Contact lenses are a convenient, comfortable eyewear option that allows so many people to see the world clearly. And, when contacts are worn correctly—they’re safe! While it can be tempting to sleep in your contacts after a long day or leave them in for a short nap, the risks simply aren’t worth it. Let’s break down all the risks of keeping your contacts in while sleeping. Sleeping in Your Contacts Sleeping in contact lenses is not recommended, and it can also put your eye health at ...
Contact lenses are a convenient, comfortable eyewear option that allows so many people to see the world clearly. And, when contacts are worn correctly—they’re safe! While it can be tempting to sleep in your contacts after a long day or leave them in for a short nap, the risks simply aren’t worth it. Let’s break down all the risks of keeping your contacts in while sleeping.
Sleeping in contact lenses is not recommended, and it can also put your eye health at risk. We get it. After a long day it can be easy to forget to take out your contacts before settling into bed for the night. In fact, approximately one-third of contact lens wearers report sleeping or napping in their lenses. With so many wearers forgetting proper contact lens care, it makes sense to question how unsafe it is to sleep in your contacts. But study after study confirms that sleeping in your contacts exposes your eyes to infection.
According to the CDC, wearing contact lenses to bed increases your risk of an eye infection by up to eight times. One infection that is most common with contact lens wear is microbial (bacterial) keratitis.
One infection you could be at risk for while wearing contact lenses is microbial (or bacterial) keratitis, which causes inflammation of the cornea. Microbial keratitis can lead to vision loss if left untreated.
Symptoms of bacterial keratitis include:
• Eye pain
• Eye redness
• Blurred vision
• Sensitivity to light
• Excessive tearing
• Eye discharge
Pink eye or conjunctivitis is inflammation and irritation of the conjunctiva, which is the membrane lining over the white part of your eye. Pink eye is extremely contagious and is commonly caused by a viral or bacterial infection. Your eye doctor can prescribe antibiotics or eye drops depending on the severity.
Unfortunately, no amount of time is considered safe for sleeping in contact lenses. Even a short nap can cause eye irritation. If you’re feeling drowsy, your best bet is to take out your contacts before you fall asleep as a precaution. Why risk it?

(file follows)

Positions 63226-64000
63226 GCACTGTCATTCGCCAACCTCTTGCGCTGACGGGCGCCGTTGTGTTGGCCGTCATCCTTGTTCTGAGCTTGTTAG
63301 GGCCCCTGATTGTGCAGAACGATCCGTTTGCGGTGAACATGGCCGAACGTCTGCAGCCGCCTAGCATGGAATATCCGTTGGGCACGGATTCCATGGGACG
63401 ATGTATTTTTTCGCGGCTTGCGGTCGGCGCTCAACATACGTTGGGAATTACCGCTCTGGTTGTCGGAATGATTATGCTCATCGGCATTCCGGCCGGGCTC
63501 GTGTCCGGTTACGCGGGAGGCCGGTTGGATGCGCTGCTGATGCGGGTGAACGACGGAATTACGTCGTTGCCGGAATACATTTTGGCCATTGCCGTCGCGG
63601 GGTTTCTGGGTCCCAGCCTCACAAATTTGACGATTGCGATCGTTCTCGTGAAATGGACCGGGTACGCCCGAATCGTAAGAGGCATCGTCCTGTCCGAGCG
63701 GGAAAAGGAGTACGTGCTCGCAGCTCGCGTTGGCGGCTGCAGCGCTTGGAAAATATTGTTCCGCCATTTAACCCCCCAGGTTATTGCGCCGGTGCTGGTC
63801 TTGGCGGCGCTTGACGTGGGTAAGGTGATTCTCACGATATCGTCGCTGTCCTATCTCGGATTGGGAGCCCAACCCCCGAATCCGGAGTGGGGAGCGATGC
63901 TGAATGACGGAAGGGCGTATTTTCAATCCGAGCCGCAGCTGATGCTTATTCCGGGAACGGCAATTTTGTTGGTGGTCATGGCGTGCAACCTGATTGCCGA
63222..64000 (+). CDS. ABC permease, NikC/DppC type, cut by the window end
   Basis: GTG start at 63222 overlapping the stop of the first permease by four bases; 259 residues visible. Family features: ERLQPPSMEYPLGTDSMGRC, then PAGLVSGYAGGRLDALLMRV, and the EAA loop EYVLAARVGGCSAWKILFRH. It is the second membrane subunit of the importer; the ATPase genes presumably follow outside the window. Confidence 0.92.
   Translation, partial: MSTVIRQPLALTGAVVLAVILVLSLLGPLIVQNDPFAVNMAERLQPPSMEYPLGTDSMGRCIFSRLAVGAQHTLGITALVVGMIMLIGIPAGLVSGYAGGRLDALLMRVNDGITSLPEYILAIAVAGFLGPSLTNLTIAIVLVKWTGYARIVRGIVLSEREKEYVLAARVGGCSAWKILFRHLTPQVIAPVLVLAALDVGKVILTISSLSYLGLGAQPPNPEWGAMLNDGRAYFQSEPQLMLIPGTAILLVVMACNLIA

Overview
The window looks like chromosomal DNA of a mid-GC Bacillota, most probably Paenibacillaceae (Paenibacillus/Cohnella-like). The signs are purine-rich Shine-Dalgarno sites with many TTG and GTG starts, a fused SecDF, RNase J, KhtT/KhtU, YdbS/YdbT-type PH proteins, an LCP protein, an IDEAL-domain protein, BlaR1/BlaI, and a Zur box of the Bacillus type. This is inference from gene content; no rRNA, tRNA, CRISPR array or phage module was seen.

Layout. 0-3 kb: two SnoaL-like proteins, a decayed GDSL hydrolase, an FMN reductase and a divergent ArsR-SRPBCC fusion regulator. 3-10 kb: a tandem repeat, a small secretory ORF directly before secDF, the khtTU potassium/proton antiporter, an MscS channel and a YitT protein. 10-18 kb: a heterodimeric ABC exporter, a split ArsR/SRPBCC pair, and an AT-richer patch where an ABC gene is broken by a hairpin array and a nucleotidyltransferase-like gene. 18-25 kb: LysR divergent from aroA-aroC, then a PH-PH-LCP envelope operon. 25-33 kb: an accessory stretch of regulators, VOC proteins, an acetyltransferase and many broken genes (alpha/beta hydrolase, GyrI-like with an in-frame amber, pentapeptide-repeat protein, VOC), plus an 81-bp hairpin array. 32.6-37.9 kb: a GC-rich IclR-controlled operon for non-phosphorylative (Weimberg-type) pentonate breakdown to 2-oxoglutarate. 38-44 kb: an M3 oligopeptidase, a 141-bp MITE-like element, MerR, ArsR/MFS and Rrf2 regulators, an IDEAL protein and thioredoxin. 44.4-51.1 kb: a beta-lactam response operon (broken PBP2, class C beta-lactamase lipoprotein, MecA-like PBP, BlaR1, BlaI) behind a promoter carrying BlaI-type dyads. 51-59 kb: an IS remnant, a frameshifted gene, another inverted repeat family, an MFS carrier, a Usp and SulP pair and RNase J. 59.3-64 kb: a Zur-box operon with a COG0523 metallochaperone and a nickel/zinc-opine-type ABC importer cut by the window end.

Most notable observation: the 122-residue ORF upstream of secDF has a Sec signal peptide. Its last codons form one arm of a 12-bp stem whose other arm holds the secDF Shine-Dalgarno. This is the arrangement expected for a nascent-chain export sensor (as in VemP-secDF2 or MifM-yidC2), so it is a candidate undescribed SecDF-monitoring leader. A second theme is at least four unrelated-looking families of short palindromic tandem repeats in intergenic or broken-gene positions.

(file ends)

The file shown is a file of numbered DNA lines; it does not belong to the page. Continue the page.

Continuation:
If you wake up and discover you still have your contacts in, safely take them out and monitor your eyes for signs of infection. If you’re experiencing any discomfort, opt for wearing eyeglasses and talk to your optometrist as soon as possible.
Also, don’t beat yourself up. No one is perfect and mistakes are bound to happen. In fact, between 40%-90% of contact lens wearers report not always properly following the care instructions for their contact lenses.
If you’ve been wearing your contacts to bed as a habit, we urge you to start practicing better contact lens hygiene! Just because you’ve avoided a serious eye infection doesn’t mean you’re at any less risk. We hope after reading this blog you make some changes in your contact lens nighttime routine. Your eyes will thank you.
Contact lenses increase the risk of transferring germs to your eyes from other sources, including your hands or your contact lens case. Sleeping in your contact lenses only gives germs an environment where it’s easier to thrive. That’s why it’s so important to wash your hands with soap and water before touching your eyes and every time you insert or take out your lenses. The same goes for your case if you have one. Regularly clean your contact lens case and change out the solution daily. We know the urge to “top off” your contact lens solution is real, but we don’t recommend it (germs love dirty solution)! Cleaning shortcuts are not worth it when it comes to the health of your eyes. Bonus tip: Set an alarm to remind yourself to take out your contacts before going to sleep.
Daily disposable contact lenses are safer, more comfortable, more hygienic, and the most recommended type of contacts by eye doctors. The benefits of daily contacts are that they are thrown away at the end of the day, so you always start your morning with a fresh pair. No contact lens case cleaning is required!
Daily contact lenses sound pricey, but they are more affordable than you think. While the upfront cost of an annual supply of daily contacts can be higher than monthly contacts, most of our daily disposable brands offer sizable rebates, which can lower the cost of an annual supply of contacts cost to less than $1 a day. Also, to make contact lenses more accessible to our patients, we created our Sight Savings Club to help you see your best at the most affordable price. You can save up to $250 when you join our Sight Savings Club, so be sure to check out the many benefits!